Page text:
16 Days Campaign: Gender based violence and disability

In an interview ahead of the 2012 16 Days Campaign against gender based violence, which begins this Sunday (25 November), Pascal Mulenga, president of the Zambia Union of the Blind, said some blind men are being battered by their wives but the police are taking the cases lightly.

In an interview ahead of the 2012 16 Days Campaign against gender based violence, which begins this Sunday (25 November), Pascal Mulenga, president of the Zambia Union of the Blind, said some blind men are being battered by their wives but the police are taking the cases lightly.

He added that several cases have been reported where both women and men who are disabled have been victims of abuse from partners but due to lack of a voice such cases were being swept under the carpet.

“As we celebrate the 16 days of activism against gender based violence we are appealing to the government through the Minister for Gender and Home Affairs to initiate a deliberate policy to educate the disabled…We have reported cases of able bodied wives whipping their blind husbands, even men in wheelchairs are [being] harassed and pushed around in anger and yet society remains silent,” Mulenga said.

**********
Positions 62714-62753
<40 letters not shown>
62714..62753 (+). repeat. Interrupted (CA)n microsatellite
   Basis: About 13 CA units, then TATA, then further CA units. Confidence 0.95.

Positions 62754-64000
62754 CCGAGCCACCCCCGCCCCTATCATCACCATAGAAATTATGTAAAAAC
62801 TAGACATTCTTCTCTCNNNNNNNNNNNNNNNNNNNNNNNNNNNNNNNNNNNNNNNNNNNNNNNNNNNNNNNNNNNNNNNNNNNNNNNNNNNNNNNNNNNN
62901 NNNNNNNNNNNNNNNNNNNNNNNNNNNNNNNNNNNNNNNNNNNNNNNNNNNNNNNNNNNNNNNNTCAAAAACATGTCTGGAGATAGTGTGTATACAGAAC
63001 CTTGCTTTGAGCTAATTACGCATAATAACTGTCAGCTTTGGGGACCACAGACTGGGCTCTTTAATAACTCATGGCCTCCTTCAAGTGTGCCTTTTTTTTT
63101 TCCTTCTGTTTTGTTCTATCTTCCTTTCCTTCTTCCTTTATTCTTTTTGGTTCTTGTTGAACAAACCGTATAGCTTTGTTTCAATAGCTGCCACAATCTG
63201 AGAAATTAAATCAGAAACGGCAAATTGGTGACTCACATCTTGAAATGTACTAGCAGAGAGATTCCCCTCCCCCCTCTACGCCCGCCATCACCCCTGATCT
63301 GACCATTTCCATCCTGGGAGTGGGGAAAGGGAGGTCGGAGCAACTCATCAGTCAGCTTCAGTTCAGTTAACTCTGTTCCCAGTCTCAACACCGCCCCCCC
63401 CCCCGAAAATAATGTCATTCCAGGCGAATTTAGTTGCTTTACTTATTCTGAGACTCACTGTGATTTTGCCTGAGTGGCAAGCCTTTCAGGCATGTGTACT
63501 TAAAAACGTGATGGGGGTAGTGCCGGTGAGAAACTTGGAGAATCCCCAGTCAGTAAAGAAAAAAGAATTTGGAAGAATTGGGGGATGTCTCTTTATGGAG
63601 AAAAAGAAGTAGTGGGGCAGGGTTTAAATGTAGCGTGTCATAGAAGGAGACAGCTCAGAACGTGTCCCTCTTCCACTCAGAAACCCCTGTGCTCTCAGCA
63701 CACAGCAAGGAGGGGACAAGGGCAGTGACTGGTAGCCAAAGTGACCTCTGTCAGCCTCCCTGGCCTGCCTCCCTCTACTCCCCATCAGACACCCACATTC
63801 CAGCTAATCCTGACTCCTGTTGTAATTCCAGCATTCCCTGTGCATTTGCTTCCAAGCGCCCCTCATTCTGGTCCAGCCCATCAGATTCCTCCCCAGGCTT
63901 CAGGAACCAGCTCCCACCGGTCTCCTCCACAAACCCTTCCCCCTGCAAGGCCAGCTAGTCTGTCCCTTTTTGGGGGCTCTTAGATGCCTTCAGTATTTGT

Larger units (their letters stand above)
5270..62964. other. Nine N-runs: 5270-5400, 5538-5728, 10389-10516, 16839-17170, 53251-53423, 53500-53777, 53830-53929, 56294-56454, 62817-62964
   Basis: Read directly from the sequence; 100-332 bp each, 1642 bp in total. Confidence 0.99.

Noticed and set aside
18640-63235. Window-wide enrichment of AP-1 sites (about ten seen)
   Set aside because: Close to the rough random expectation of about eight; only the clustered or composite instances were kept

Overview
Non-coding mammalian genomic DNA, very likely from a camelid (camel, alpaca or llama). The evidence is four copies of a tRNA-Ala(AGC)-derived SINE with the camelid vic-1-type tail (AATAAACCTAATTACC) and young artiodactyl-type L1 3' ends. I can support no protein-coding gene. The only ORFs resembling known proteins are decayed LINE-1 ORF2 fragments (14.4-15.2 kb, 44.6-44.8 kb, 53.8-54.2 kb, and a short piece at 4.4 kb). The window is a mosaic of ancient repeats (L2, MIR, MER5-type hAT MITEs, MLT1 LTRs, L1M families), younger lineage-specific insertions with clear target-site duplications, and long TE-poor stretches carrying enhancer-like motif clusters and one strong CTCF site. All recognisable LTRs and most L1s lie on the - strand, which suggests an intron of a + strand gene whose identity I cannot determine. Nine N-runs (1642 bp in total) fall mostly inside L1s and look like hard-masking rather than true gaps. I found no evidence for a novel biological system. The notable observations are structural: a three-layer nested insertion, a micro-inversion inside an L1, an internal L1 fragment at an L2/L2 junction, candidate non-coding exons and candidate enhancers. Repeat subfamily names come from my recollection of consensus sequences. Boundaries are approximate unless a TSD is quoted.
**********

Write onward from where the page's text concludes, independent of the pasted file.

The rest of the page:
“We need a lot of sensitization materials to be produced in Braille for us who are blind and we want the police to make sure that cases involving disabled people are taken seriously as the law does not distinguish who was more victim than the other when violence occurs between the disabled and the able bodied,” he added.

Commenting on President Michael Sata’s interaction with disabled children at the University Teaching Hospital, which occurred yesterday (November 22) when he made an impromptu visit to the institution to check on the water situation, Mulenga described the President as “having a passion” to support people with disabilities.

“He has passion for us and has brought us closer to government making decisions by even making one of us a director at the Food Reserve Agency. It was only during the era of Dr Kenneth Kaunda when a head of state interacted with disabled children,” Mulenga added.

 

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